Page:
Instead, it seems works are either connected to current ideological discussions in the US media or they are considered to be non-political/personal only. The historical, the trace of trauma of history, unless it is made overtly clear in a work, is missed altogether. Ironically, much of US culture seems to be ahistorical—there is a sense things are simply what they are without looking at what brought us here: the original colonization of the land, slavery, and also unions, workers, the many laws created as the result of the work of unions to protect workers, the working class, and, overall, how capitalism informs all of this.
Dregs is, among other things, an attempt to shore up some of the debris of what was—the trauma of what was, its historical detritus—allowing it to glitter and glimmer at the shoreline.
ROWE: Up until this point in our conversation we’ve brought up several thinkers and novelists. Now I’m wondering what poets inspire you, or have inspired you, of late. Who are some poets writing today or yesterday that move you? What are a few of your essential books of poetry right now and what is it about them that resonates with you?
CRUZ: Right now, I’m rereading the work of Frank Stanford, the two recently released Hidden Water and What About This, primarily, but I am also rereading the poems of Larry Levis as well as Levis’ prose and interviews from The Gazer Within. I have been thinking about the idea of the melancholy of class and place and these two poets are the two poets I have mostly in mind for this project. Of late, I have been reading and teaching the work of Marni Ludwig, Allison Benis White’s Please Bury Me In This and Dawn Lundy Martin’s Discipline.
I am finally coming to terms with the fact that what I am seeking in poetry is to be transported—not to another place but to another place that does not exist. I want to be changed radically. As a result, what I am looking for in poetry, and what I want my own work to be, is a poetry that utilizes leaps and ellipsis—ruptures and interruptions; I want to feel like I am awake and asleep (here I am paraphrasing Stanford). Who I have always loved is Lucie Brock Broido—her work, of course, but also herself as a teacher. I was fortunate to work with her and it is through her thoughtful guidance that I was introduced to Stanford and Levis but also Linda Gregg, Thomas James and the Wrights, Marni Ludwig, Trasntrömer, Trakl, and many other poets I love dearly. All of these poets are poets I love and return to over and over.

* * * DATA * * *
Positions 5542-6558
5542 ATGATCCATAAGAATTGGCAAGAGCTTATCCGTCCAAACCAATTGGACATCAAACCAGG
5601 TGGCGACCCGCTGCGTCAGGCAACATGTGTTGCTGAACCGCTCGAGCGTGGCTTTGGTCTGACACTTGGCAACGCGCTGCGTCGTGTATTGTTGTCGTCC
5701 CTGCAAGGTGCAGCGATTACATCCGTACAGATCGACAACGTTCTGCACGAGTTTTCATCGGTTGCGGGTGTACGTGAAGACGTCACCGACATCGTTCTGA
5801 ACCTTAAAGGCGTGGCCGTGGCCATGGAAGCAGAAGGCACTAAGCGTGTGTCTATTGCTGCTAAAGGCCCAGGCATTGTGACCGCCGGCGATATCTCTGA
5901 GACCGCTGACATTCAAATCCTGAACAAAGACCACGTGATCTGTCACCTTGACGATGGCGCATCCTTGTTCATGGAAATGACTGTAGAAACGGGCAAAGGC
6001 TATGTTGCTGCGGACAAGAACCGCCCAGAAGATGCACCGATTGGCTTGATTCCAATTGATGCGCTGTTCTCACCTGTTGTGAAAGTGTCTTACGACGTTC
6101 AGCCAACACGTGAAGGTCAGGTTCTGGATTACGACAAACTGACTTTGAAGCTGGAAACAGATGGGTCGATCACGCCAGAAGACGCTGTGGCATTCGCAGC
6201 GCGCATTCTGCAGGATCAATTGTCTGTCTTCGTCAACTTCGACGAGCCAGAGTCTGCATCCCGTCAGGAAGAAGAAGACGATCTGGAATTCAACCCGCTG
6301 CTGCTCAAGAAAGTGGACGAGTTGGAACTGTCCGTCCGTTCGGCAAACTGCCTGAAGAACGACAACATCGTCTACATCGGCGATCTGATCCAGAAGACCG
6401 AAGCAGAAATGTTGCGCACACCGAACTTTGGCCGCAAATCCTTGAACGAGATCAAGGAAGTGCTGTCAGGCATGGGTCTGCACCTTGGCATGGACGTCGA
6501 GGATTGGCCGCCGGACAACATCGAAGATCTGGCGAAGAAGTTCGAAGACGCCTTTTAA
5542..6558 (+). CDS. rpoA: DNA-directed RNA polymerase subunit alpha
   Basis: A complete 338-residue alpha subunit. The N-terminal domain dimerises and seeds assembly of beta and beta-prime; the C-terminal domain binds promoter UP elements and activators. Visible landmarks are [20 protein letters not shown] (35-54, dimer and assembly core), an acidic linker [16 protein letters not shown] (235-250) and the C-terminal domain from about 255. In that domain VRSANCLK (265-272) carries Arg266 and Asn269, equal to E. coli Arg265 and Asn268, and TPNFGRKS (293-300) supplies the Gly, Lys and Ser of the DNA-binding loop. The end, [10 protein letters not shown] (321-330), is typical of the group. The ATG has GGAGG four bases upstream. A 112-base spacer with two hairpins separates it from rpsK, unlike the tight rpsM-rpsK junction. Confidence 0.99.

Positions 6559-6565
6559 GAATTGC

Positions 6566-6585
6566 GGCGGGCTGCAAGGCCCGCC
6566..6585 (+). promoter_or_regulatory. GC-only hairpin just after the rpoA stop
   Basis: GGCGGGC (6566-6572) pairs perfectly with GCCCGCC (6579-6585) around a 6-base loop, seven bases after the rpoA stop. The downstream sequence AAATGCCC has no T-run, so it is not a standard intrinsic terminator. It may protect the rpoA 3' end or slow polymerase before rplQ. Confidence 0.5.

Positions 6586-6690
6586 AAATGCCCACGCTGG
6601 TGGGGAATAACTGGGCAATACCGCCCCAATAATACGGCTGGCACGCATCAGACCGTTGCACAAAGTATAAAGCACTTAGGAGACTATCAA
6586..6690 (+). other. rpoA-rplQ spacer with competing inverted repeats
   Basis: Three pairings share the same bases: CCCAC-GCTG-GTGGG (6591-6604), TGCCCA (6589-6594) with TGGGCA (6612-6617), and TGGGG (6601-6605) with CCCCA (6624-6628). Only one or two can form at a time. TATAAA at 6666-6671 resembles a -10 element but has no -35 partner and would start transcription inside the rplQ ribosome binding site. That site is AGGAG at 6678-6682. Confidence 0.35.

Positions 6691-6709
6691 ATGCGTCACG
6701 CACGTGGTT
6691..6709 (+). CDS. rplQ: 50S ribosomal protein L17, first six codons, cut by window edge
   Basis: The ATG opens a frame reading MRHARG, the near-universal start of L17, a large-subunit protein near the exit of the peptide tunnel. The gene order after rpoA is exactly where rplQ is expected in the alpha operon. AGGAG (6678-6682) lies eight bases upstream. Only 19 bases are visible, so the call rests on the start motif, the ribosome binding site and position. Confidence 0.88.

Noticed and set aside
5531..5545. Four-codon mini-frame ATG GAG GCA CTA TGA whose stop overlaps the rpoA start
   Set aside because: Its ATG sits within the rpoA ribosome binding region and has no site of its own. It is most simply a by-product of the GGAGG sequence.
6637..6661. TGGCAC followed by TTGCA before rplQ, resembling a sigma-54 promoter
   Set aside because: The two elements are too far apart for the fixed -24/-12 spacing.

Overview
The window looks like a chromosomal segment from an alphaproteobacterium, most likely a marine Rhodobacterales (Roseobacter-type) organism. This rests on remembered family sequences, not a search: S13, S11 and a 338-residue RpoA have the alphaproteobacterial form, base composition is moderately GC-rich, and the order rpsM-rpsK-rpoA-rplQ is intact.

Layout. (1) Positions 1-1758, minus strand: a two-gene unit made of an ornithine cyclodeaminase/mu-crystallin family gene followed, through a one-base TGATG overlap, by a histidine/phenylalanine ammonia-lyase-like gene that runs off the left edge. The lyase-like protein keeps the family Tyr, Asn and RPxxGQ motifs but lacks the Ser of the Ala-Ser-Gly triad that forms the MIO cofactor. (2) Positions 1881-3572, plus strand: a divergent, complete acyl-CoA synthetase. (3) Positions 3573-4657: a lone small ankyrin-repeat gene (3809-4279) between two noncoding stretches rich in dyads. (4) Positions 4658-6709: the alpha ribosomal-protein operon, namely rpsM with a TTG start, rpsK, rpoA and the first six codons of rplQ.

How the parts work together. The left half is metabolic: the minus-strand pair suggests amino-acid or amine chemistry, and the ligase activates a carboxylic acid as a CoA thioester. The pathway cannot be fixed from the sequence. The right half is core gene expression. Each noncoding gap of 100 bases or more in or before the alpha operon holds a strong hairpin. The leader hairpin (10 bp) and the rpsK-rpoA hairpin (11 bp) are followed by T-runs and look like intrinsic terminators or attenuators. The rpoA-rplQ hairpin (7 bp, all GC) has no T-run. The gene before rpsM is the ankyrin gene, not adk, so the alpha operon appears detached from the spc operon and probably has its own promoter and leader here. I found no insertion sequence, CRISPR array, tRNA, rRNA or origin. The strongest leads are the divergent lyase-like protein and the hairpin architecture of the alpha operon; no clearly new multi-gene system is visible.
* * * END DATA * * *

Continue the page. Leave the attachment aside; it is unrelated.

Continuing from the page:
ROWE: Thank you, Cynthia. I’m adding these works to my growing list as we speak.
You mentioned earlier that you started writing a new series of poems while compiling a novel/novella that you wrote earlier in your career. I’m very curious about them, and I’m sure our readers feel the same way.
Now I’m thinking back to your interview with Kaveh Akbar in Divedapper. You described “using silence as a form of the language in the poem.” Are you “writing around something that doesn’t have a language yet” with these latest poems? Of course, I also understand if you want to let them speak for themselves.
CRUZ: The poems I have been writing are rooted in the idea of Melancholia of Class/Place. They are, so far, mostly longer poems that speak to this rural place, though not literally. I am trying to make the poems work sonically. They are, of course, lyric poems, not “sound poems,” but my work is always deeply informed by music. In this collection, I am interested in warp, in creating ruptures and breaks, interruptions, glitches through sound (and language, of course). So far, unbelievably, I have 22 poems already.